« PreviousContinue »
But chance what may, thou wilt no more
With sense and wit my hours beguile, Inform with learning's various lore,
Or charm with friendship’s kindest smile.
Each book I read, each walk I tread,
Whate'er I feel, whate'er I see, All speak of hopes forever fled,
All have some tale to tell of thee.
I shall not, should misfortune lower,
Should friends desert, and life decline, I shall not know thy soothing power,
Nor hear thee say, “My heart is thine."
If thou hadst lived, thy well-earned fame
Had bade my fading prospect bloom, Had cast its lustre o'er my name,
And stood the guardian of my tomb.
Servant of God! thy ardent mind,
With lengthening years improving still, Striving, untired, to serve mankind,
Had thus performed thy Father's will.
Another task to thee was given ;
'Twas thine to drink of early wo, To feel thy hopes, thy friendships riven,
And bend submissive to thy blow;
With patient smile and steady eye,
To meet each pang that sickness gave, And see with lingering step draw nigh
The form that pointed to the grave.
Servant of God! thou art not there;
Thy race of virtue is not run ;
Will ripen in another sun.
Dost thou, amid the rapturous glow
With which the soul her welcome hears, Dost thou still think of us below,
Of earthly scenes, of human tears?
Perhaps e'en now thy thoughts return
To when in summer's moonlight walk, Of all that now is thine to learn,
We framed no light nor fruitless talk.
We spake of knowledge, such as soars
From world to world with ceaseless flight; And love, that follows and adores,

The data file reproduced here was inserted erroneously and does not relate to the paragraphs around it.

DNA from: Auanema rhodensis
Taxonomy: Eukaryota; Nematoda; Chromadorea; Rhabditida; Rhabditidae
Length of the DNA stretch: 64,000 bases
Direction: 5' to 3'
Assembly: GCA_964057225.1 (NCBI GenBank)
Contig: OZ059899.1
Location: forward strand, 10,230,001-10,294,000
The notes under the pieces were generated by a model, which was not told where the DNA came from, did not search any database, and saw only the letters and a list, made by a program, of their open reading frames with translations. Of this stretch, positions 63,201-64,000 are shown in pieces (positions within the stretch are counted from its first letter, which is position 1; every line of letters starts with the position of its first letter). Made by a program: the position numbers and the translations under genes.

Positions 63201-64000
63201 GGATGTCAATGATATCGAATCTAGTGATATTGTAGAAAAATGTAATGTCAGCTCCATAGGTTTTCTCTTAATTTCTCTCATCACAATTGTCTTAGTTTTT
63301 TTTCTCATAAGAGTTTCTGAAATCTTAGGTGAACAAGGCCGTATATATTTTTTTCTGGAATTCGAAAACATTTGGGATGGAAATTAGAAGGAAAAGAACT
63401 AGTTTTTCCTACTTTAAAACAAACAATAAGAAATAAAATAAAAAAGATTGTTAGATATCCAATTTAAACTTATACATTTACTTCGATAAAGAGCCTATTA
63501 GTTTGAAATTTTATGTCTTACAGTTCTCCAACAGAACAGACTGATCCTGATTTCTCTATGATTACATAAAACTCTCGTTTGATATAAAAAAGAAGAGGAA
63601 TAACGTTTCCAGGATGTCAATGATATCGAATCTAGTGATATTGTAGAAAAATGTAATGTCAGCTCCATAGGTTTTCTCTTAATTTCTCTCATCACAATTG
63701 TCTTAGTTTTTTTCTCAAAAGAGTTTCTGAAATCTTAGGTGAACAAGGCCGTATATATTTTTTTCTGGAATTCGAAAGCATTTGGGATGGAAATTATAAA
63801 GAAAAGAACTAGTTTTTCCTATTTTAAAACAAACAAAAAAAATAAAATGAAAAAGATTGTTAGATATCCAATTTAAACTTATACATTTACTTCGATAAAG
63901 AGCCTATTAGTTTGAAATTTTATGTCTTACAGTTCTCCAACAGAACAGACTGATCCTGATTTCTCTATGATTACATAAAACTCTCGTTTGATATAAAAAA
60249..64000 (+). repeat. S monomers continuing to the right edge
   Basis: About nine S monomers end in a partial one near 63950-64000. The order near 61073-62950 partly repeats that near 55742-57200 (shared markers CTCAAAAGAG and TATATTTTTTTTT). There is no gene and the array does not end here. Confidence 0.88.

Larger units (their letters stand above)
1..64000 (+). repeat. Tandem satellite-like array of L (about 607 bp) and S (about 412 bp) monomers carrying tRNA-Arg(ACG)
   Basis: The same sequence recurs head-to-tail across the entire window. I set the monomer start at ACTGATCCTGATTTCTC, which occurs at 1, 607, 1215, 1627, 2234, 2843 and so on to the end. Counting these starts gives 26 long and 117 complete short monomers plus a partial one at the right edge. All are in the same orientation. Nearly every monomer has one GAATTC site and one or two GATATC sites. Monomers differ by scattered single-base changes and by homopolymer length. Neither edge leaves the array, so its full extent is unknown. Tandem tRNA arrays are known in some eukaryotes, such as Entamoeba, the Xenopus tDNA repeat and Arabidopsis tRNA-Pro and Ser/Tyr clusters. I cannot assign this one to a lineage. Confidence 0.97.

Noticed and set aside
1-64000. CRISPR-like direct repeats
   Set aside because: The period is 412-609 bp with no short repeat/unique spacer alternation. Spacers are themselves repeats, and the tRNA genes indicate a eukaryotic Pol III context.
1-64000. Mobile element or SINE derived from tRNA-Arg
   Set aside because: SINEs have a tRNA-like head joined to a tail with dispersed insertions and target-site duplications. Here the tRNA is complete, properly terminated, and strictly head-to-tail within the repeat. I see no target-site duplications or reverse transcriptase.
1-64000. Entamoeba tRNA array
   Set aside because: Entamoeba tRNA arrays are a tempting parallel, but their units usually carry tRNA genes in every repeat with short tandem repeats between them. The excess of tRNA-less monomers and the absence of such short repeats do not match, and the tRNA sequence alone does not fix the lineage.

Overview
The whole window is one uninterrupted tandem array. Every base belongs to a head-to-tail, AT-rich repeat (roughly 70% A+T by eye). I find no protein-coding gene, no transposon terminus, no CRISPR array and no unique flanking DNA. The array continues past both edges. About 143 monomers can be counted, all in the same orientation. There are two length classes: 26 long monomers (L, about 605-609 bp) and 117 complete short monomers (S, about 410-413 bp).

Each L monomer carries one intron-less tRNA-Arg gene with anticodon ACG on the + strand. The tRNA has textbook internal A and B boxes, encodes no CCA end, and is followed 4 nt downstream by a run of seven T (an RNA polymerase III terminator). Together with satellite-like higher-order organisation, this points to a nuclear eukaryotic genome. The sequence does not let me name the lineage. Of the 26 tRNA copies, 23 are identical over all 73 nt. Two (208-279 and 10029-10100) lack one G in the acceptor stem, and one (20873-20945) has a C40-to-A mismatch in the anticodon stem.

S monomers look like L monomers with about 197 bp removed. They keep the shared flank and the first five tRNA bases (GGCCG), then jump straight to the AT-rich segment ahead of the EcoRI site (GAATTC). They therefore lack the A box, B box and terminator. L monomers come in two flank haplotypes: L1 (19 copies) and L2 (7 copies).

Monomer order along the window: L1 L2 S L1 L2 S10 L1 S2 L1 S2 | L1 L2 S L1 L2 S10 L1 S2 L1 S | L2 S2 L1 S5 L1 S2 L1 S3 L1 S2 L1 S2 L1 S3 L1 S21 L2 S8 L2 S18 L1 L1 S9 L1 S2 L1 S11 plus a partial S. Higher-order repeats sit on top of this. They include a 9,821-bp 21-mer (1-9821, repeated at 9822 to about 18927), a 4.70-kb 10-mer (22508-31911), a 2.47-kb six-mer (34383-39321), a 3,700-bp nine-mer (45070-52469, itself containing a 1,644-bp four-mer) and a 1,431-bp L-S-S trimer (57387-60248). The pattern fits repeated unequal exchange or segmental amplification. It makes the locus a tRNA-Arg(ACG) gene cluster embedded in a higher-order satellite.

As nature spreads before her sight.
I feel as though all were not o'er;
Thy voice of friendship yet once more.
Whose setting sun I may not view, When earthly voices die away,
Thine will at last be heard anew. We meet again ; a little while,
And where thou art I too shall be. And then, with what an angel smile
Of gladness, thou wilt welcome me!
E’er deem thy chastisements severe ;
may this heart, by sorrow taught, Calm each wild wish, each idle fear.
Thy mercy bids all nature bloom ;
The sun shines bright, and man is gay; Thine equal mercy spreads the gloom
That darkens o'er his little day.
Full many a throb of grief and pain
Thy frail and erring child must know ; But not one prayer is breathed in vain,
Nor docs one tear unheeded flow.
Thy purposes of love fulfil ;
May kneeling faith adore thy will !
Faint not, poor traveller, though thy way
Be rough, like that thy Saviour trod; Though cold and stormy lower the day,
This path of suffering leads to God.
Nay, sink not; though from every limb
Are starting drops of toil and pain ; Thou dost but share the lot of Him
With whom his followers are to reign.
Thy friends are gone, and thou, alone,
Must bear the sorrows that assail ; Look upward to the eternal throne,
And know a Friend who cannot fail.
Bear firmly ; yet a few more days,
And thy hard trial will be past;
Thy feet will rest on heaven at last. Christian ! thy Friend, thy Master prayed,
When dread and anguish shook his frame; Then met his sufferings undismayed ;
Wilt thou not strive to do the same ?
O! think'st thou that his Father's love
Shone round him then with fainter rays Than now, when, throned all height above,
Unceasing voices hymn his praise?
Go, sufferer! calmly meet the woes
Which God's own mercy bids thee bear ;
Go! his eternal victory share.
He has gone to his God; he has gone to his home ; No more amid peril and error to roam;
His eyes are no longer dim ;
His feet will no more falter;
his cheek can alter. There are paleness, and weeping, and sighs below; For our faith is faint, and our tears will flow;
But the harps of heaven are ringing ;
Glad angels come to greet him,
While old friends press to meet him.
O! honored, beloved, to earth unconfined,
But our parting is not forever,
We will follow thee by heaven's light,
The souls whom God will unite,